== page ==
Home | About me | Contact | What's new
 

San Antonio
Freeway system
  Primer
  History
  2015 traffic statistics
  Freeways
    I-10 East
    I-10 West
    I-35 North
    I-35 South
    I-37
    Kelly Pkwy
    Loop 410 (I-410)
    Loop 1604
    SH 151
    Spur 371
    US 90 West
    US 281 North
    Wurzbach Pkwy
  Construction projects
    I-10/Fair Oaks
    I-10/HOV
    I-10/Leon Springs
    I-10/Woodlake
    I-35/Loop 410
    LP 1604/Bandera
    LP 1604/Kitty Hawk
    LP 1604/Potranco
    LP 1604/US 90
    SH 151/LP 1604
    SH 151/Loop 410
    US 281 North
    US 90/Loop 410
  Etcetera
    HOV lanes
    Media galleries
    Tollway system
      Loop 1604 tollway
    TransGuide
    10/1604 yield signs
    History of 281/410
Other roads & more
FAQs


Twitter

Facebook

Blog

ADVERTISEMENT

San Antonio Area Freeway System
History of the Loop 410/US 281 Interchange

This page last updated April 28, 2010

On the morning of June 9th, 2008, the final two ramps in the new $154.7 million, fully-directional interchange at US 281 and Loop 410 next to San Antonio International Airport opened, marking the end of an era in San Antonio's freeway history.

Prior to the interchange's construction, motorists wanting to go from Loop 410 to US 281 or vice-versa were left to navigate overburdened surface street and access road connections.  This intersection was often cited as the only place in Texas where two major urban freeways crossed without direct connections between them.  As a result, traffic frequently queued on Airport Blvd. and the westbound 410 access road as drivers negotiated their way between the freeways.  Only one of the turns required no interaction with a traffic signal; all of the remaining directions required motorists to pass through at least one signalized intersection.  While many people simply blamed this traffic nightmare on poor planning, the real story, as is often the case, is not that simple.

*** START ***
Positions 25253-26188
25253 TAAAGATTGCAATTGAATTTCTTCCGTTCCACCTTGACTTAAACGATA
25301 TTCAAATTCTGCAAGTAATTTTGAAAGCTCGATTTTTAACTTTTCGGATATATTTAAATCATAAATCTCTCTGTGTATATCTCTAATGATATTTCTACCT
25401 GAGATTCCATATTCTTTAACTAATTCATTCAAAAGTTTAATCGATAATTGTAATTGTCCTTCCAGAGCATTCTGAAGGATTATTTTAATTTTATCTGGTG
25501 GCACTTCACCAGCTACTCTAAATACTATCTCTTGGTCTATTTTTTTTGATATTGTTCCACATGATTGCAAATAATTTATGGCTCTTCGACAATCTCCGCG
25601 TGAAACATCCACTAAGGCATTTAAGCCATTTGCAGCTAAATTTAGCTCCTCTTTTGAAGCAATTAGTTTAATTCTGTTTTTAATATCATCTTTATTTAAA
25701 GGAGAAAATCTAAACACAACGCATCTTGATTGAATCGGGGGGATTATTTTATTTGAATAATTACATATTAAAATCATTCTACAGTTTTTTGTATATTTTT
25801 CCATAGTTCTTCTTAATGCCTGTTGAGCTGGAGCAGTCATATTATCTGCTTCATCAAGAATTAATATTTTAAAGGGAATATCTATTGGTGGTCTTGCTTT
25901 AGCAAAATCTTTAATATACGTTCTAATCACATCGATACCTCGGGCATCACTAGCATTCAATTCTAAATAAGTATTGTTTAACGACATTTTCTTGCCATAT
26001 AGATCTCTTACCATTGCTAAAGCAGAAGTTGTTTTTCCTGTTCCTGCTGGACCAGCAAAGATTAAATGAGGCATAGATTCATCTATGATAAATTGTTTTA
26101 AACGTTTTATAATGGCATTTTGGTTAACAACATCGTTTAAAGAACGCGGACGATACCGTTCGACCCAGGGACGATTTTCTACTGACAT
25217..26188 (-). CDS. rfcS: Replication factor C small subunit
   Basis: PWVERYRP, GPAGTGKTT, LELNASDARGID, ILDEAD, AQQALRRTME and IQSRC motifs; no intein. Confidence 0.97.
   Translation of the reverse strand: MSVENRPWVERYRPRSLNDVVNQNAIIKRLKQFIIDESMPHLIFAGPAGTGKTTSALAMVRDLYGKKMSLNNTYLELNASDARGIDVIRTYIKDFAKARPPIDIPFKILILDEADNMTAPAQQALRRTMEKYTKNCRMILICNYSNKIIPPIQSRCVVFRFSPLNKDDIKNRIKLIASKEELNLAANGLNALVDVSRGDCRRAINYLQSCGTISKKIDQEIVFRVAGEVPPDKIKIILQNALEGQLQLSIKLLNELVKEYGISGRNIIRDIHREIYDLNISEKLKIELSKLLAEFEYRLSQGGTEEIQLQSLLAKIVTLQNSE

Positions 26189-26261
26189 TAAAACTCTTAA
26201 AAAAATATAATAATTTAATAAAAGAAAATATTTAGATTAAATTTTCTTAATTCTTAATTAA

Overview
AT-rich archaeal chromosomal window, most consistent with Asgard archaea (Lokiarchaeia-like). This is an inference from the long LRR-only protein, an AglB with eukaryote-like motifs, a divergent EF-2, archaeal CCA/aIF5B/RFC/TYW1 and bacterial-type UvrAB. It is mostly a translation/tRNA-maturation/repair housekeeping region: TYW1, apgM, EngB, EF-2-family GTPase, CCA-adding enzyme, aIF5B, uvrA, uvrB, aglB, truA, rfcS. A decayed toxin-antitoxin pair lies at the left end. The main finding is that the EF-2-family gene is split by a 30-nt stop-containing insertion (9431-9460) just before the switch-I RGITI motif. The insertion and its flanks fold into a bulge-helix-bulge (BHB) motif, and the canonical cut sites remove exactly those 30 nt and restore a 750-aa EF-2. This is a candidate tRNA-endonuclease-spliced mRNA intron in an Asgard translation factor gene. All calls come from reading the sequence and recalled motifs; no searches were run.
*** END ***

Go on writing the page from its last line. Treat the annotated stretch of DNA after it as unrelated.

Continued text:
When planning for the North Expressway (US 281) was going on in the late '50s and early '60s, there were heated debates over the route that the new freeway should take.  After evaluating several routes including San Pedro and Broadway, a route skirting Brackenridge Park, slipping between the Zoo and Alamo Stadium, and continuing north over the Olmos Basin was chosen.  This route also caused great protest, but construction on the northern and southern thirds of the freeway began anyway.  Opponents of the route got a federal court order halting construction on the grounds that the freeway violated a new federal rule prohibiting freeways from crossing parklands and that the freeway would cause great disturbance to the animals at the zoo.  Meanwhile, the City of San Antonio, which had been charged with obtaining the right-of-way for the project, was in the midst of condemning land for a planned 410/281 interchange.  The injunction stopping the freeway construction caused the City, uncertain as to the future of the project, to stop dead in its tracks as well.  The court battle dragged on for several years and before long, with development booming along the Loop, owners of the condemned property demanded that the City either buy the land or release it from condemnation.  Since the freeway seemed doomed at the time, the City lifted the condemnation and new buildings sprang-up at the interchange site almost overnight.  When the lawsuit was settled and the freeway eventually did come through several years later, the cost of the land was prohibitively expensive and the interchange was scrapped. (For more information on the history of 281, see my US 281 North page.)